White Supremacy and Beauty Politics

with Dr. Yaba Blay

*Note: The class recording will not be publicly available

“If you do not understand white supremacy – what it is, and how it works – everything else that you understand, will only confuse you.” – Neely Fuller, 1957

For Black people the world wide, “beauty” is political - there are negotiations of power at play in the naming, claiming, and recognition of our (potential) levels of attractiveness - and “White supremacy” is the beast.

The reality is that for many of us, global White supremacy is a taken for granted reality. Although we may understand some of its basic premises and recognize its most egregious manifestations, few of us are familiar with its historical development, and as such, we have limited insight into the various ways in which it continues to impact our lived experiences. So pervasive is the ideology that it has shaped how Black people see ourselves - literally - even when and where White people aren’t around.

This course draws explicit connections between beauty and White supremacy, and explores why and how beauty, as both a concept and a practice, functions as an agent of White supremacy.


To read:

  • A Black Women’s History of the United States, Berry & Gross

  • The Half Has Never Been Told Slavery and the Making of American

Capitalism, Edward E. Baptist

  • Lies My Teacher Told Me, James Loewen

  • Caliban and The Witch, Silvia Federici

  • Never Caught, the Story of Ona Judge, Erica Armstrong Dunbar

  • Belly of the Beast, Da-Shaun L. Harrison

  • The Bluest Eye, Toni Morrison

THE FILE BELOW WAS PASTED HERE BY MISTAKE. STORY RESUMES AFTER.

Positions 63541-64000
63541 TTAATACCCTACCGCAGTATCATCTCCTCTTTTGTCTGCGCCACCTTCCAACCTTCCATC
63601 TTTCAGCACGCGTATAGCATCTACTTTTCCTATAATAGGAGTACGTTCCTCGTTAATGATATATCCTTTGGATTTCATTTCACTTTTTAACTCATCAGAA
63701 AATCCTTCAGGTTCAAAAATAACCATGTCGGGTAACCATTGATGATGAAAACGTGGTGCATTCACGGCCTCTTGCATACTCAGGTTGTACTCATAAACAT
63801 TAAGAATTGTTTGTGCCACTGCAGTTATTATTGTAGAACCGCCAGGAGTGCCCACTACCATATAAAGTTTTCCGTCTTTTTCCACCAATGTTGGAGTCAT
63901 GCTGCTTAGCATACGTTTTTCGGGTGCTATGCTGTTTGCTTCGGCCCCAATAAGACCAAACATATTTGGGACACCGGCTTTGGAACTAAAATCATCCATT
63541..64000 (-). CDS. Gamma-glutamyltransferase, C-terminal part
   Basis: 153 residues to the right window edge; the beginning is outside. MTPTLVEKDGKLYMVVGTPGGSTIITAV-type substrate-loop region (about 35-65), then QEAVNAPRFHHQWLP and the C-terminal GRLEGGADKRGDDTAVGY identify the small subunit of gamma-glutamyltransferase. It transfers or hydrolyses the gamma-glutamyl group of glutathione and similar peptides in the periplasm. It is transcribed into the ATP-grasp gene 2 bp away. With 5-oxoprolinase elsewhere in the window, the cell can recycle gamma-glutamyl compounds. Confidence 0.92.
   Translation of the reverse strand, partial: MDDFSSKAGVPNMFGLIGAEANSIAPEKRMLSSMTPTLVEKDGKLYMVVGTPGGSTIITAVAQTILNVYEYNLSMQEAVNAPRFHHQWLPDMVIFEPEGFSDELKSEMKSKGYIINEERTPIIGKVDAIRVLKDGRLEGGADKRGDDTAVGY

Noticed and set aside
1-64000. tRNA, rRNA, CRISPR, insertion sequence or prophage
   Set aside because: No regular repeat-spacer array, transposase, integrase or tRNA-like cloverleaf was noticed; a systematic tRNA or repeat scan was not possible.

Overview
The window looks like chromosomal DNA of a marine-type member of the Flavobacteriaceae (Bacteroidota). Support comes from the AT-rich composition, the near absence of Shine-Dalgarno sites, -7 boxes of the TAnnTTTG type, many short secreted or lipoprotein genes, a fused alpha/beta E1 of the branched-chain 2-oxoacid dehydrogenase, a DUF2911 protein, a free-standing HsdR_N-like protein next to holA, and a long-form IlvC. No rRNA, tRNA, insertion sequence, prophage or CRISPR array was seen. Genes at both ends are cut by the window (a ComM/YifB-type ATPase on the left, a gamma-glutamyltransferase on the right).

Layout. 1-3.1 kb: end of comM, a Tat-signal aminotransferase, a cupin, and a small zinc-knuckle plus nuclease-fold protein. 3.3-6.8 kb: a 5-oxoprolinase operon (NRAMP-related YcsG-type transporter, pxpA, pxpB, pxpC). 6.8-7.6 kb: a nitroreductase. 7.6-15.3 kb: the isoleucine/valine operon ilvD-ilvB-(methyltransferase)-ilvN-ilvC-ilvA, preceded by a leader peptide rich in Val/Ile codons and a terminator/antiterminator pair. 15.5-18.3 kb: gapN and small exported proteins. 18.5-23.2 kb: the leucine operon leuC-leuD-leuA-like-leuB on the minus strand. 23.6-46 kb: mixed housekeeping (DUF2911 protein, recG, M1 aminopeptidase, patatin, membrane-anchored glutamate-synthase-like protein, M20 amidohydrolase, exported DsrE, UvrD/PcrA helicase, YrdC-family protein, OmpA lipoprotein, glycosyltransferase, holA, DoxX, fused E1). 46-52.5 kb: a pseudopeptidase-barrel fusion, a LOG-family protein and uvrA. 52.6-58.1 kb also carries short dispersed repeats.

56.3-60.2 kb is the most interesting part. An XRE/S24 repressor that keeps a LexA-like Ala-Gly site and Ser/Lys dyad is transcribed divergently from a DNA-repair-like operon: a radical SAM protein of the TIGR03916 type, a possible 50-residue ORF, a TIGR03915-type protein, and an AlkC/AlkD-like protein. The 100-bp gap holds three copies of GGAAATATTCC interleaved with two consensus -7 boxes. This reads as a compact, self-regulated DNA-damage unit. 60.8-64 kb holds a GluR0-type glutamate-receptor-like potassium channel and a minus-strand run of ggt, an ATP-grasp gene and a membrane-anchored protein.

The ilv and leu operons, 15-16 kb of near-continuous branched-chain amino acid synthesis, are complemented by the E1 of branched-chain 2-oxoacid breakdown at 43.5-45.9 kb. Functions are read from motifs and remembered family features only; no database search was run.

• The Color Complex, Russell, Wilson & Hall

  • Daddy, Why Am I Brown?, Bedford Palmer

  • Living Color, Nina Jablonski

  • Me & White Supremacy, Layla F. Saad

  • Beyond Inclusion, Beyond Empowerment, Leticia Nieto

To watch:

  • A Girl Like Me (2005), Kiri Davis

  • Good Hair (2009), Chris Rock

  • Exterminate The Brutes, Raoul Peck

  • Dark Girls (2011), Peter Spirer

  • Coded Bias

Misc things to research:

  • Curse of Hamm

  • Commodity Racism

  • Brown Paper Bag Test

  • Blue Vein Societies

  • ColorismHealing.com (IG: @colorismhealing)

Photo of

Dr. Yaba Blay

Dr. Yaba Blay is a dark-skinned, kinky-haired, first-generation American-born-Ghanaian who identifies as Black with a capital B. She is a scholar-activist, cultural creative, and consultant whose scholarship, work and practice centers on the lived experiences of Black women and girls, with a particular interest in body, identity, and beauty politics. dr. Blay’s commentary is featured in “A Changing America: 1968 and Beyond,” a permanent installation exhibited in the National Museum of African American History and Culture (NMAAHC); and she is the author of the award-winning book, One Drop: Shifting the Lens on Race.

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